The tricky part with transhumanism is: Where do you stop? Better arms, legs, eyes and ears are reasonably simple, as they can still be considered just "tools", but what about the motivation that drives us? What happens when you start meddling with that? If you have a brain implant that can give you non-stop happiness without effort, would you turn it on?
There is simply far to much of what we do that is driven by rather basic biological instinct and I am not quite sure what is left when you open up that basic human nature to modifications and adjustments. The road from there to basically StarTrek Borg looks awfully short.
Trans-humanism is intrinsic to the human combination of biology + culture + technology and we are already well into it.ReplyDelete
What concerns me most is that certain technologies may pose existential risks, especially those technologies which can produce products that are self-replicating and self-organizing. The familiar examples are genetic engineering (artificial organisms), nano-technology (gray goo), and software engineering (adaptive malware).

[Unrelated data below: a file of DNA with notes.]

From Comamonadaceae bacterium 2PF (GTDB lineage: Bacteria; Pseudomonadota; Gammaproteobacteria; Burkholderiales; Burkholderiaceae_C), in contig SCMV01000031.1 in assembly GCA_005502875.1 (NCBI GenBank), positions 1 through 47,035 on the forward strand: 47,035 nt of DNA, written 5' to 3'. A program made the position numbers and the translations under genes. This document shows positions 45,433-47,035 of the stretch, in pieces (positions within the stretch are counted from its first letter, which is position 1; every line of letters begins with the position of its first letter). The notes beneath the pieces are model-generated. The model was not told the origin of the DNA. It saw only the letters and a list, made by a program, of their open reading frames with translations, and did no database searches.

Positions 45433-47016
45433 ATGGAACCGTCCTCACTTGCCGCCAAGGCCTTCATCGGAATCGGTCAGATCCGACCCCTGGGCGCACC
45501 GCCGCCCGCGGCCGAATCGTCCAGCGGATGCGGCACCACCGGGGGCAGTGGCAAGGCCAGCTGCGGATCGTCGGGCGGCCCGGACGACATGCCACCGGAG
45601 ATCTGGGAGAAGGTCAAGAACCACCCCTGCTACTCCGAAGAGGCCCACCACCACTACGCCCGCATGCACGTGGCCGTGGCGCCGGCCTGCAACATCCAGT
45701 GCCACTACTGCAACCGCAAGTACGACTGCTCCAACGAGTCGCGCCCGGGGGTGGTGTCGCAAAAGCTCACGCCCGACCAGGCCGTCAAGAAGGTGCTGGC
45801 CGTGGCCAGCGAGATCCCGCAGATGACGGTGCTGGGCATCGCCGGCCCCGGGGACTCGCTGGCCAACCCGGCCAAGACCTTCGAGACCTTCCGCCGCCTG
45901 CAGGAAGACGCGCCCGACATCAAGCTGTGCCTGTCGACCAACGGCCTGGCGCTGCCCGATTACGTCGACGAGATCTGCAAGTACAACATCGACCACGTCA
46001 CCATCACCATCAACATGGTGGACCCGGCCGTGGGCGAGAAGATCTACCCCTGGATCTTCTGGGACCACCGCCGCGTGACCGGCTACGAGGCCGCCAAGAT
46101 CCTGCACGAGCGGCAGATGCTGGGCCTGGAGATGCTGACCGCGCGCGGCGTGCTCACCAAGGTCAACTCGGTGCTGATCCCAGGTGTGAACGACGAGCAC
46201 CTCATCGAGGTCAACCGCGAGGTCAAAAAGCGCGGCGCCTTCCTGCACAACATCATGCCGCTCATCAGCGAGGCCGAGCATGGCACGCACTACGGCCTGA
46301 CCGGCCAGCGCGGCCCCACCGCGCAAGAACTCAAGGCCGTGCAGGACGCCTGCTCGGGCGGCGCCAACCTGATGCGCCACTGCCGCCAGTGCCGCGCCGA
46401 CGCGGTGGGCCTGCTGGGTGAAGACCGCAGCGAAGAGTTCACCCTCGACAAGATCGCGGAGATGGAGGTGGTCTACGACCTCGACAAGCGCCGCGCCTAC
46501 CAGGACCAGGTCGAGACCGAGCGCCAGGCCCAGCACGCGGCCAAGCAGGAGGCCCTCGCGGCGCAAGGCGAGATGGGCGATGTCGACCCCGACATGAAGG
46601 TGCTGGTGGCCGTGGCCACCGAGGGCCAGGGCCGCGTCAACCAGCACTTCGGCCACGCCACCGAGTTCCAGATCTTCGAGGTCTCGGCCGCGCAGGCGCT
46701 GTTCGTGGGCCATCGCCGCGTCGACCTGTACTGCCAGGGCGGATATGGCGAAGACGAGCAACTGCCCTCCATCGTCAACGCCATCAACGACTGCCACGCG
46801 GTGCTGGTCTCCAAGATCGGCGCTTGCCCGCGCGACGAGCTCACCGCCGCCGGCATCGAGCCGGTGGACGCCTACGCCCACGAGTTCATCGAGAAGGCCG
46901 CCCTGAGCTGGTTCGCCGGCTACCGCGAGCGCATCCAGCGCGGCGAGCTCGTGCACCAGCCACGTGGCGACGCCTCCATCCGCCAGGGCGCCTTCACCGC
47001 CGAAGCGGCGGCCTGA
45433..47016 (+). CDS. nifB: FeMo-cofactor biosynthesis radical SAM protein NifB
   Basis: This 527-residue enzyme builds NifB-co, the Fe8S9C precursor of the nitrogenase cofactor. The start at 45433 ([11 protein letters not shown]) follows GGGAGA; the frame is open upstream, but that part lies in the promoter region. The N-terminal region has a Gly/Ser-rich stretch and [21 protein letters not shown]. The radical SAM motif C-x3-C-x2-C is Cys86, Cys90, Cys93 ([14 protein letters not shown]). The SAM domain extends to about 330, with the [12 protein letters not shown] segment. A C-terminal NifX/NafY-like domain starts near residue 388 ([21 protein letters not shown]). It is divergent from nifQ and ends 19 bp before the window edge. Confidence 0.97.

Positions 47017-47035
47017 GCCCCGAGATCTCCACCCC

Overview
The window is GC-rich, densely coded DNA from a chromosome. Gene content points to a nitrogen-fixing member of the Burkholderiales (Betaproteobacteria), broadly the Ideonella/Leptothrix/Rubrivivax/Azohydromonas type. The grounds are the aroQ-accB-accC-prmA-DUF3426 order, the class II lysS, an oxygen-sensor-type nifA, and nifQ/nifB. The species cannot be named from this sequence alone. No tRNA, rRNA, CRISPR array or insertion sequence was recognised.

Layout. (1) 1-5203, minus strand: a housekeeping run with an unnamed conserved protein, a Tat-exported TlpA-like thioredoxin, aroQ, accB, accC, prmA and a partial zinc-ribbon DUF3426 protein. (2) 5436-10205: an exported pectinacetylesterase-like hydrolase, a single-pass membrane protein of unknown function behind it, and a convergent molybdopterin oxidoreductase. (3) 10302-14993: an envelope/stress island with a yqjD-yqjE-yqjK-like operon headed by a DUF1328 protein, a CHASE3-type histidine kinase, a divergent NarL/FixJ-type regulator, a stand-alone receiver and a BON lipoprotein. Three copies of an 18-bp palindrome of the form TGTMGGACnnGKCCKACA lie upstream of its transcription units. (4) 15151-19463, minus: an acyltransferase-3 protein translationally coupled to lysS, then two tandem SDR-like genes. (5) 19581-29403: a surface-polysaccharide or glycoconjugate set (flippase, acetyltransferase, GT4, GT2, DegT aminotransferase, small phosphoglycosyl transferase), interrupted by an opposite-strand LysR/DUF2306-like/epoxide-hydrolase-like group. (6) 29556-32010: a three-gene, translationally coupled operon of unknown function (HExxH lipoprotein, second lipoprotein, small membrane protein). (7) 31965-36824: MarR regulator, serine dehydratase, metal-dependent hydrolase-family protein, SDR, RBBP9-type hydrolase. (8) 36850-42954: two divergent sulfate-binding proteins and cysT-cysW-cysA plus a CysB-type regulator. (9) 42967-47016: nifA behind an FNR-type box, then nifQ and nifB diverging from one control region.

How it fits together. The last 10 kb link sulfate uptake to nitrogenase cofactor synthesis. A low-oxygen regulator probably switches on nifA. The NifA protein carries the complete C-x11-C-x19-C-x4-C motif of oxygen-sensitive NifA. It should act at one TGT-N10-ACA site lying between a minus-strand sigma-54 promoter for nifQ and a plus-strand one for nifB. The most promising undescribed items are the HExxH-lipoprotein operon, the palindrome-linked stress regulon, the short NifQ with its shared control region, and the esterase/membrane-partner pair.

Where technologies pose existential risks we need to develop appropriate defenses (our trans-human immune system) in step with the new products. Neither politicians nor private industry may have all the needed incentives to take adequate precautions.
Poor Richard's Almanack 2010
I notice a lot of people are focusing on how 'unrealistic' transhuman aspirations are. I think this is orthogonal to the issue. Transhumanism is best understood as an ethical stance: IF it is possible to use technology to improve the human condition, THEN (ceteris paribus) we should do it. Nobody is making fact claims yet.ReplyDelete
I also notice a lot of comparisons between transhumanism and religion. These comparisons are as boring as they are fatuous, relying only on the most superficial pattern matching: "Transhumanists have hope for the future, just like those silly theists!" Wow, you cut me to the quick. Now that you mention it, I'm also a dog lover - just like Hitler.
There's also a lot of sour grapes about how ennobling death is, and how it gives meaning to life. I think this is a Huge Mistake (along the same ethical lines as "slavery is beneficial to both master and slave"), and maybe a thought experiment will show you why.